Article

Fine-mapping subtelomeric deletions and duplications by comparative genomic hybridization in 42 individuals

Division of Human Genetics, Children's Hospital of Philadelphia, Philadelphia, Pennsylvania, USA.
American Journal of Medical Genetics Part A (Impact Factor: 2.05). 03/2008; 146A(6):730-9. DOI: 10.1002/ajmg.a.32216
Source: PubMed

ABSTRACT Human subtelomere regions contain numerous gene-rich segments and are susceptible to germline rearrangements. The availability of diagnostic test kits to detect subtelomeric rearrangements has resulted in the diagnosis of numerous abnormalities with clinical implications including congenital heart abnormalities and mental retardation. Several of these have been described as clinically recognizable syndromes (e.g., deletion of 1p, 3p, 5q, 6p, 9q, and 22q). Given this, fine-mapping of subtelomeric breakpoints is of increasing importance to the assessment of genotype-phenotype correlations in these recognized syndromes as well as to the identification of additional syndromes. We developed a BAC and cosmid-based DNA array (TEL array) with high-resolution coverage of 10 Mb-sized subtelomeric regions, and used it to analyze 42 samples from unrelated patients with subtelomeric rearrangements whose breakpoints were previously either unmapped or mapped at a lower resolution than that achievable with the TEL array. Six apparently recurrent subtelomeric breakpoint loci were localized to genomic regions containing segmental duplication, copy number variation, and sequence gaps. Small (1 Mb or less) candidate gene regions for clinical phenotypes in separate patients were identified for 3p, 6q, 9q, and 10p deletions as well as for a 19q duplication. In addition to fine-mapping nearly all of the expected breakpoints, several previously unidentified rearrangements were detected.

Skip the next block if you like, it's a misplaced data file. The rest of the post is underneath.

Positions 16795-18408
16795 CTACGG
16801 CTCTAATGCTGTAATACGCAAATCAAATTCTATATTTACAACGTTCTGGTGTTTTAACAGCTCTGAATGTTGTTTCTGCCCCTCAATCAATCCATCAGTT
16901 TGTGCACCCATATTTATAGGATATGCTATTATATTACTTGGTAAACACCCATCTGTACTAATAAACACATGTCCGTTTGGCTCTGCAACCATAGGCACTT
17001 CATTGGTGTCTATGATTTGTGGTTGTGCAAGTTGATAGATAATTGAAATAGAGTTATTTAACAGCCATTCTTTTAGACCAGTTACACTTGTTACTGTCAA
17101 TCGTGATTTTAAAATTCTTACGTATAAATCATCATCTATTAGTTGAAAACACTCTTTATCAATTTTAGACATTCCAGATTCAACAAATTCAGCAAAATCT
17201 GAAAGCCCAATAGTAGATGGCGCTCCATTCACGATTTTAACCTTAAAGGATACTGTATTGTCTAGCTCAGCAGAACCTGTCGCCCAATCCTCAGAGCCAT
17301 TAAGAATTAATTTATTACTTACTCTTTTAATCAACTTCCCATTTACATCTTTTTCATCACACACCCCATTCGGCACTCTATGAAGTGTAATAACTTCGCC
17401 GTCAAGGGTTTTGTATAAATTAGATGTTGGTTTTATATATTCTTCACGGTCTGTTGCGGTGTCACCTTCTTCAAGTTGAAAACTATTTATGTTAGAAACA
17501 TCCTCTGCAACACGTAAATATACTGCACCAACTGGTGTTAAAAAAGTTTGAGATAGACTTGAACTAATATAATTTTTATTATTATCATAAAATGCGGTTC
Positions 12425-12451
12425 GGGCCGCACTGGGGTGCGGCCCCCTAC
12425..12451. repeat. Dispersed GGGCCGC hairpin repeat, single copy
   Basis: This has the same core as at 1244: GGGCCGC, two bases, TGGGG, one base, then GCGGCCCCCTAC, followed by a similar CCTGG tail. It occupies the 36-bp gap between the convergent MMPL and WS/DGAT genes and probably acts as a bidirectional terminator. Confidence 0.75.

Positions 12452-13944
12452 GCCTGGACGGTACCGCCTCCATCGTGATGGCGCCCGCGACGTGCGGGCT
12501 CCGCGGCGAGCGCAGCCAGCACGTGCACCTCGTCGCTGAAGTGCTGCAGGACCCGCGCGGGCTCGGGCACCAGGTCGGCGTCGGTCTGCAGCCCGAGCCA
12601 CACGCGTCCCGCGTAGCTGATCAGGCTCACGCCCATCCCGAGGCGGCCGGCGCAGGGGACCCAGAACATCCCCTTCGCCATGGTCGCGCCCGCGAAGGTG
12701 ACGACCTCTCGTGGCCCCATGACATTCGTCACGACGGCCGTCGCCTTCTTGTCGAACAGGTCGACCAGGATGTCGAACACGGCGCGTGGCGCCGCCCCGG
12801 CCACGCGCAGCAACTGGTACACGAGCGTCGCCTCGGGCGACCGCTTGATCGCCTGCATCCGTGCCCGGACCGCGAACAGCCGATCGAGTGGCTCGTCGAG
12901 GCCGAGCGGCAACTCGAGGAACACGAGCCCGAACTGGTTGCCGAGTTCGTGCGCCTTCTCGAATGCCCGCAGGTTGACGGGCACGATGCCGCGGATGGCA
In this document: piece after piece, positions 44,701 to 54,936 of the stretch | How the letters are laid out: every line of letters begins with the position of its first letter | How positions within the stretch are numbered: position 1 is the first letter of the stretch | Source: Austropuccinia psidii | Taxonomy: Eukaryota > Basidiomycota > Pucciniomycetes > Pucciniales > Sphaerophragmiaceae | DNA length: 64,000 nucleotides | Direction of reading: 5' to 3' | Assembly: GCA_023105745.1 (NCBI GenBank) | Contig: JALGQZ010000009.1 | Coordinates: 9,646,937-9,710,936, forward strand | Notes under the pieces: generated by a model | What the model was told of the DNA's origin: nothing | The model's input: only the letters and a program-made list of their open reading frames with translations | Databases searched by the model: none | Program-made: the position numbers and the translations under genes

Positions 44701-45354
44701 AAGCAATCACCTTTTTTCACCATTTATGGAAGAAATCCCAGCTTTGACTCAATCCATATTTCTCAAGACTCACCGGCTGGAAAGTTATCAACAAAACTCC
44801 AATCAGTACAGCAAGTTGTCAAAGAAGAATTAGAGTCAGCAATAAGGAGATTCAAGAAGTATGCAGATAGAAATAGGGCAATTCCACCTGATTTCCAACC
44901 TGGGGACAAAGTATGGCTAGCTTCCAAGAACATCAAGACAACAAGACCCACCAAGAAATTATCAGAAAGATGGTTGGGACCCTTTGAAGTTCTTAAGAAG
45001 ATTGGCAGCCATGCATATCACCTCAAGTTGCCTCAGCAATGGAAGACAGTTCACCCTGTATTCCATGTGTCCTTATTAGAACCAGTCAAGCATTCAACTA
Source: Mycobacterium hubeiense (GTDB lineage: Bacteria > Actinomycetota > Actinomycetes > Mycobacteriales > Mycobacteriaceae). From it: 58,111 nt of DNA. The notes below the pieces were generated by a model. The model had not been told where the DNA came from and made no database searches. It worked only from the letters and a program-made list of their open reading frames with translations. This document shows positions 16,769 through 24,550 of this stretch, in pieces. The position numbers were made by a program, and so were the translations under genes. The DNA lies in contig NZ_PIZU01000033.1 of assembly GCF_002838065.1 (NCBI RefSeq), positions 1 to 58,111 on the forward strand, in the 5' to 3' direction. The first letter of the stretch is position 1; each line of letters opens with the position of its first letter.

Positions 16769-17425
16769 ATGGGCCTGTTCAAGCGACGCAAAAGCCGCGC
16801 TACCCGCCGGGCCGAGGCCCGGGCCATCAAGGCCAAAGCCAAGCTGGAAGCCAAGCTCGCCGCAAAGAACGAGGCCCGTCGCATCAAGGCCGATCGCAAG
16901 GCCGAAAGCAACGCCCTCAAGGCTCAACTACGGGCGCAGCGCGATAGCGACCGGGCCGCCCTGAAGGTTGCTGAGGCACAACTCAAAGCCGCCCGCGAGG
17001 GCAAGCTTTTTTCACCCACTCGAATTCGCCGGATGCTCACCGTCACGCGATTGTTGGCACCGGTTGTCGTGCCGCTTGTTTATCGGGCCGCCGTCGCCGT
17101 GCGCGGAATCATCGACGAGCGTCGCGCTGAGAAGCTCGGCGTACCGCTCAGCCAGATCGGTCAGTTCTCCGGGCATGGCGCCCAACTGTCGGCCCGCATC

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    • ") is a contiguous gene deletion syndrome characterized by various anomalies including ocular anterior segment dysgenesis reminiscent of Axenfeld– Rieger syndrome (ARS), hypertelorism, down-slanting palpebral fissures, flat nasal bridge, dental anomalies, congenital heart defects, Dandy–Walker malformation, hearing loss, and developmental delay. The many patients described to date had terminal 6p25 deletions [Law et al., 1998; Nishimura et al., 1998; Gould et al., 2004; Le Caignec et al., 2005; Rosenberg et al., 2006; Martinez-Glez et al., 2007; DeScipio et al., 2008; Martinet et al., 2008], interstitial 6p25 deletions [van Swaay et al., 1988; Davies et al., 1999; Lehmann et al., 2002; Koolen et al., 2005; Chanda et al., 2008; D'Haene et al., 2011], or mixed 6p25 deletions [Bedoyan et al., 2011]. However, molecular characterization of the deletion was performed in only a minority of patients (using FISH and/or STS marker analysis in 26 cases and array-CGH or SNP chips in 18 cases). "
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